The American Heritage Dictionary of the English Language, Fourth Edition. 2000.

Common Roots

Over time, linguists have uncovered many words in different Indo-European languages that share common roots. For example, numbers are similar in most Indo-European languages:

  • English: one, two, three
  • Latin: unus, duo, tres
  • Hindi: ek, do, tin

Do you see the similarities?

Words that relate to families are also similar in most Indo-European languages. For example:

English: father, mother, sister, brother

French: père, mère, sœur, frère

Sanskrit: pitar, matar, svasar, bhratar

Although there is no way to be sure exactly what Proto-Indo-European sounded like, scholars have been able to put together a partial dictionary of the long-dead language.

How is that possible, when the only people to speak it have been dead for thousands of years? By studying the similarities between the same words in different languages, linguists have reconstructed many words from Proto-Indo-European. In the example above, the Indo-European root words are believed to be pater, mater, swesor and bhrater.

Even more amazing, the study of language can be tied together with archaeological and cultural evidence to tell us a surprising amount of information about the Indo-European people.

For example, we know that Proto-Indo-European language speakers were alive during the Bronze Age and before the Iron Age, since there is a common Indo-European word for bronze but not for iron.

From reconstructing the language, scholars also know that the Indo-Europeans had domestic animals such as cows and horses, and that they lived in a patriarchal society. No one is hundred percent sure which country they came from, but it appears to have been cold enough for snow, because the word for snow has a common root in almost all Indo-European languages.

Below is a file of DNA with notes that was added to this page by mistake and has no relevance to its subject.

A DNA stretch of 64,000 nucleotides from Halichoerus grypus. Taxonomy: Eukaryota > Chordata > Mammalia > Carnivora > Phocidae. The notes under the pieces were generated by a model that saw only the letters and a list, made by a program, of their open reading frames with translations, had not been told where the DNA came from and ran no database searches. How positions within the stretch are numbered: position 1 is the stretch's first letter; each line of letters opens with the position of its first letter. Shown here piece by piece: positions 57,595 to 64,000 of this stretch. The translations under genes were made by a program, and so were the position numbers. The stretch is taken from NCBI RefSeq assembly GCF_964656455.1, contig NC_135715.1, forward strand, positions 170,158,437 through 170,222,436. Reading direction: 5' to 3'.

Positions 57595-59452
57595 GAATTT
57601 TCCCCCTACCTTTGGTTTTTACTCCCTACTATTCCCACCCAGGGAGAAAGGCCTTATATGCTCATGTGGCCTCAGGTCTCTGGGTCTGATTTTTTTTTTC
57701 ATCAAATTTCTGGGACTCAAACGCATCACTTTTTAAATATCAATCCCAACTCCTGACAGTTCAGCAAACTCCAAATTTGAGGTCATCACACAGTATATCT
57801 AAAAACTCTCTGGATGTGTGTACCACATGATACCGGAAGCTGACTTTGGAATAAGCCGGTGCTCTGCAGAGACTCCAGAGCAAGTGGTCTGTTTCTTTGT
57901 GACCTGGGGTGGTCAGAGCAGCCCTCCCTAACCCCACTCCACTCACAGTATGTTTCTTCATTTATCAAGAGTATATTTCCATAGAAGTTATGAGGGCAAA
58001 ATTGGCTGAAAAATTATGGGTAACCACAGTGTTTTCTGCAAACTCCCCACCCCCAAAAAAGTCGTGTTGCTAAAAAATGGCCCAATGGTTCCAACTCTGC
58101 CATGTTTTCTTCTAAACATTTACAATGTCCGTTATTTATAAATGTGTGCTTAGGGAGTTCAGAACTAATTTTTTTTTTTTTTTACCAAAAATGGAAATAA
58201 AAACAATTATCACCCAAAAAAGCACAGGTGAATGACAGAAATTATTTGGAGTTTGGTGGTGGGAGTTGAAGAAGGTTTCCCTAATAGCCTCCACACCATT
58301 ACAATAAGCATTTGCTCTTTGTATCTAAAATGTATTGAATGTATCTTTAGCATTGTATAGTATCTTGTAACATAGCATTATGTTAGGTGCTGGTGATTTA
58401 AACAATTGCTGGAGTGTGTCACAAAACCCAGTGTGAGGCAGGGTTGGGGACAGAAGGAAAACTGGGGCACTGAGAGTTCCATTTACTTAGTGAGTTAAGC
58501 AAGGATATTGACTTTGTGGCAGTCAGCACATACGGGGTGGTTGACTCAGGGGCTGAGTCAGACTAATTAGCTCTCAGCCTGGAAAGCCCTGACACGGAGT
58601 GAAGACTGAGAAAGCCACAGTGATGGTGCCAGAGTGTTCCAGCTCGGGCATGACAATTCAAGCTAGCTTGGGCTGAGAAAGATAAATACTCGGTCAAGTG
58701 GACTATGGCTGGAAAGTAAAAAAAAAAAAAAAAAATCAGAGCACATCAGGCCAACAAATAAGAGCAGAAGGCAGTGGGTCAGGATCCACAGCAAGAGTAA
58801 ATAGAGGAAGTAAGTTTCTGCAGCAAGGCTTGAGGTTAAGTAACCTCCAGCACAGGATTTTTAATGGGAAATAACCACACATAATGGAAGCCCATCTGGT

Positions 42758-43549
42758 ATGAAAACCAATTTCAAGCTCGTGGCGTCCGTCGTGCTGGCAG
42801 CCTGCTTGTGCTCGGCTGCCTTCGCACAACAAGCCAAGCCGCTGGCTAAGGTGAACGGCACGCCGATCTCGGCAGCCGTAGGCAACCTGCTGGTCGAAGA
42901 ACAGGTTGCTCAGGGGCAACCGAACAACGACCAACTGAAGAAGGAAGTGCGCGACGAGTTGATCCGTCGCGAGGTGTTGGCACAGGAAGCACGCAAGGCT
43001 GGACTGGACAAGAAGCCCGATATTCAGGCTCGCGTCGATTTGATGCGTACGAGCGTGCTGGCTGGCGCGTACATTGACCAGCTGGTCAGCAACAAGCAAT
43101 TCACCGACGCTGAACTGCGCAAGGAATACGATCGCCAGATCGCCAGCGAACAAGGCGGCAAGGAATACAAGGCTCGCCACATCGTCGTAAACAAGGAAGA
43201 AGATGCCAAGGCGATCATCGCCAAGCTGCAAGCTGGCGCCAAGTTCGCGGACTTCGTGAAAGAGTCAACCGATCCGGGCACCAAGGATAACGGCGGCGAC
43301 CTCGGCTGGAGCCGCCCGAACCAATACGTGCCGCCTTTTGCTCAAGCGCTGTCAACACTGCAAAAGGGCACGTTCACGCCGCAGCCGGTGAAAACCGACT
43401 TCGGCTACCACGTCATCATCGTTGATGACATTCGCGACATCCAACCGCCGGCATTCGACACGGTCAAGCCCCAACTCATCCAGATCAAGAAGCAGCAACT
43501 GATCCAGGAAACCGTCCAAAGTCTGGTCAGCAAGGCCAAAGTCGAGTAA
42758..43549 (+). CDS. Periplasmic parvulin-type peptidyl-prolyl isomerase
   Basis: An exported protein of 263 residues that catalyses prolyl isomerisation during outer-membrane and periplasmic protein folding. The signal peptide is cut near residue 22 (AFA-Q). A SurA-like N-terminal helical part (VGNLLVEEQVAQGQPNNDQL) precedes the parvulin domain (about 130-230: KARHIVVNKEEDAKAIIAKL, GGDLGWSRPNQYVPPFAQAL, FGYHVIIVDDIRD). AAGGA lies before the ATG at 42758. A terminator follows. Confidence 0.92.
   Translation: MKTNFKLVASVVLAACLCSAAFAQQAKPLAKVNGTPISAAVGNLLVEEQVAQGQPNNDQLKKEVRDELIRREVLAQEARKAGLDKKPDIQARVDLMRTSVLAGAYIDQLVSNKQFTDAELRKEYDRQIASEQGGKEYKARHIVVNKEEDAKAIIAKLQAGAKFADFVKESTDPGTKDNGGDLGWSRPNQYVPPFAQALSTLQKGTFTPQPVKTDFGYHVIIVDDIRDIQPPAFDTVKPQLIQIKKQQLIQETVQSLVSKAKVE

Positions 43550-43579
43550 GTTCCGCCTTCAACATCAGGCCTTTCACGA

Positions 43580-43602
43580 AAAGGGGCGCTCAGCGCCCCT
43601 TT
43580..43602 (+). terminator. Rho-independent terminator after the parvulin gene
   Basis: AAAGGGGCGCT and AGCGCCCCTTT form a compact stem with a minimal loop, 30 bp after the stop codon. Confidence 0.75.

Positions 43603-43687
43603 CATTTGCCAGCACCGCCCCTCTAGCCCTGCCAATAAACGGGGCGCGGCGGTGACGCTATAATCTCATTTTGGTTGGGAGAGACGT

Isn’t it amazing what language can tell us about a culture?

Welsh Translation Service

Welsh Translation Service

Leaders in Welsh Translation

K International, a leading UK based translation company, has over 25 years of success working with the Welsh language. We assist many UK Government departments and corporate entities with their Welsh translation requirements.

Why Translate into Welsh?

Due to an increase in the use of the English language, the numbers of Welsh speakers had been declining for decades. However, following a number of measures, including the introduction of the Welsh Language Act 1993, Welsh has experienced a strong revival in recent years and currently has an equal status with English in the public sector in Wales.

Translating documents into Welsh

Today Wales is officially bilingual, with over 20% of the population able to speak Welsh. Of these 611,000 Welsh speakers 62% use Welsh on a daily basis over English.

The Welsh Language Act obliges all organisations in the public sector providing services to the public in Wales to treat Welsh and English on an equal basis. It is incredibly important to provide Welsh and English so that customers can choose their preferred language.

A recent national survey (State of the Welsh Language 2000) found that nearly half of all Welsh speakers would be more likely to use a service or purchase a product if the effort had been made to use both Welsh and English.

To sell your product or service in Wales it must be translated into the Welsh Language.

K International’s experienced and dedicated team is always happy to discuss your Welsh translation requirements, offering advice on the implications of the Welsh Language Act 1993 and Welsh language schemes, ensuring your organisation is meeting all Welsh language regulations.

Experts in Welsh Translation